Earlier this week, I made the (arguably poor) decision that commenting on a Facebook political post was a good idea.

A friend posted a snippet of Ben Carson’s recent interview on “The Mark Levin Show” on the radio, in which Carson called white liberals “the most racist people there are” for stereotyping the political beliefs of blacks and other minorities as exclusively liberal and ostracizing those who don’t conform. One commenter had cited his own experience with a black friend who had been viciously attacked for her libertarian political beliefs, and another had sarcastically rebuked him.

I asked the sarcastic commenter to unpack her statement a little further, and she replied with a short list of liberal social positions that conservatives apparently oppress on a regular basis, but that she claimed she would never convince us of on Facebook.

She signed off by curtly telling me: “Check your privilege.”

Wait, what? Excuse me?

I am well aware of the arguments made in academic and social discourse regarding “white privilege,” the notion that white individuals in society benefit from certain social or economic norms in a way that people of minority groups do not. I am actively studying liberation theology and feminist theology right now, and I am very much aware of these critiques of society. Society is predominately white and male in origin and it structures itself such that minorities and women are at a disadvantage.

The concepts of white or male privilege, however, are still something I find highly suspicious.

Such claims forward the same sort of racist or gendered undercurrents that are found in actual anti-minority and anti-women statements but under the guise of academic objectivity.

To be fair, there is in fact an entire sociological narrative at play here that revolves around the tension between white Europeans and non-whites in the development of social structures, government institutions and the like.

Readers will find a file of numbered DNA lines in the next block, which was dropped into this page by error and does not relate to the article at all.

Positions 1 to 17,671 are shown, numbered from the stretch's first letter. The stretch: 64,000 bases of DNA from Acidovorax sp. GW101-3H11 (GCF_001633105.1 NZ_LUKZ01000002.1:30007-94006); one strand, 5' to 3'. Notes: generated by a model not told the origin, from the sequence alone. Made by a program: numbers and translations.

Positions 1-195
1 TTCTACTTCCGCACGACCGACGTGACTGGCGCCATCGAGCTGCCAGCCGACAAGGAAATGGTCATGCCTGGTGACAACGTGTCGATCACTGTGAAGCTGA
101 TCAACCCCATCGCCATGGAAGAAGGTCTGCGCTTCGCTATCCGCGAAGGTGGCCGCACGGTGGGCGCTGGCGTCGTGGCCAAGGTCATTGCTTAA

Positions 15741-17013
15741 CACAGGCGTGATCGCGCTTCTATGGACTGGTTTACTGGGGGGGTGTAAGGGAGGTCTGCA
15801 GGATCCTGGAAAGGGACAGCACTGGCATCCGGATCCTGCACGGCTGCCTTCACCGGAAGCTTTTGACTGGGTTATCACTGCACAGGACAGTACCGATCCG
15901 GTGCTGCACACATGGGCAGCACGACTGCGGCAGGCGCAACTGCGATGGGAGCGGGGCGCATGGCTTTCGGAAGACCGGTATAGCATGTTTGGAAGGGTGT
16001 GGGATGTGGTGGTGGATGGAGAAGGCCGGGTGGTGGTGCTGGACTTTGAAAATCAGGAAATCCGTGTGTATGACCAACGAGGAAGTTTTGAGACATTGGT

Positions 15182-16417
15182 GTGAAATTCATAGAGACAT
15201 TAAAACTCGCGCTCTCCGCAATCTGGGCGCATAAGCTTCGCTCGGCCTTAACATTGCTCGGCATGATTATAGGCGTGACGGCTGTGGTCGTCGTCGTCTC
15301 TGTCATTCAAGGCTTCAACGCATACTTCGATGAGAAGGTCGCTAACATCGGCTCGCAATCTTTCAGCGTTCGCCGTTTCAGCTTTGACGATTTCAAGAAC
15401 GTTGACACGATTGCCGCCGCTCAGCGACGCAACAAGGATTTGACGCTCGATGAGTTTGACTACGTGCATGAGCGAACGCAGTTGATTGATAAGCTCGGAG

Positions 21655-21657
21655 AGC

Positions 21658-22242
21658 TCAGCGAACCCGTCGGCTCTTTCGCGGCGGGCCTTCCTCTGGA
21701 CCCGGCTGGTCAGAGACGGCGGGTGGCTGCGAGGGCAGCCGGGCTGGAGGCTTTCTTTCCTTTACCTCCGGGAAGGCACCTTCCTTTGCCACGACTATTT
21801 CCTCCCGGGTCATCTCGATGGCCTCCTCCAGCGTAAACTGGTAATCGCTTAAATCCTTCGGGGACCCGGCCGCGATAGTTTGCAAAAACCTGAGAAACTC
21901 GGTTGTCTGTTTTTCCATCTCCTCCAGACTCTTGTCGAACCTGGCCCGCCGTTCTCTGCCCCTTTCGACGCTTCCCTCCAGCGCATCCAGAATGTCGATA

I agree that society does still suffer from certain forms and expressions of racism and sexism that need to be addressed. Ultimately, at the end of the day, all I want to do as a human being and a Christian is to be able to look other human beings in the eye, shake their hands, love them as people and work with them to make the world a better place.

But because I am a white male from the dominant religious group in an economically well-off nation, none of that matters because my mere existence oppresses others.

I can’t fathom how this became an acceptable chain of thought. Think about it for just a minute: it’s wrong for me to make pejorative claims about the social status of black people based on their race (which they had no control over being born into) or of women based on their gender (which they also had no control over being born into), but it IS somehow appropriate to make pejorative claims about the social position of white people based on their race (which they also had no control over)?

Unless, of course, that person confesses the sin of their own existence and agrees to the political ideology of the oppressed party in question.

And therein lies the rub with this whole scheme. The poster who told me to “check my privilege” wasn’t commenting on my race or my gender directly but did explicitly mention my political ideology, conservatism, in her statement.

Politics, I think, is the real crux of the “privilege” issue. Consider abortion as an example. It can’t be that I have moral concerns about the status of an unborn fetus as a unique being such that I believe fetuses may deserve some legal protection.

I just want women to remain barefoot, pregnant and in kitchens across the land. If I truly cared about women’s rights, I would become a hardcore social liberal and abort all the babies.

The problem with the “privilege” argument is that it doesn’t constructively forward any sort of political or social discussion. All it serves to do is assign someone’s person or beliefs an “oppressive” status that somehow undermines their validity – even if their opinions are logically accessible, well-reasoned and potentially beneficial to society. The “privilege” argument is an ad hominem attack on the other individual’s character, one of the worst kinds of logical fallacies. It’s like calling someone a racist and thinking that means you’ve won a debate.

If we really want to further constructive conversations about major social and political issues, we can’t spend our time assigning deconstructive labels to one another based on our ideologies.

We’re going to differ in perspective and disagree; it’s part of the human condition. Instead, we must constructively engage with one another and seek to proceed through our discussions reasonably.

Without rational, level dialogue, we will never actually succeed in making society a more just place.

David Giffin is a second-year Masters in Theological Studies student at the Candler School of Theology from Charleston, Ill.

Cartoon by Mariana Hernandez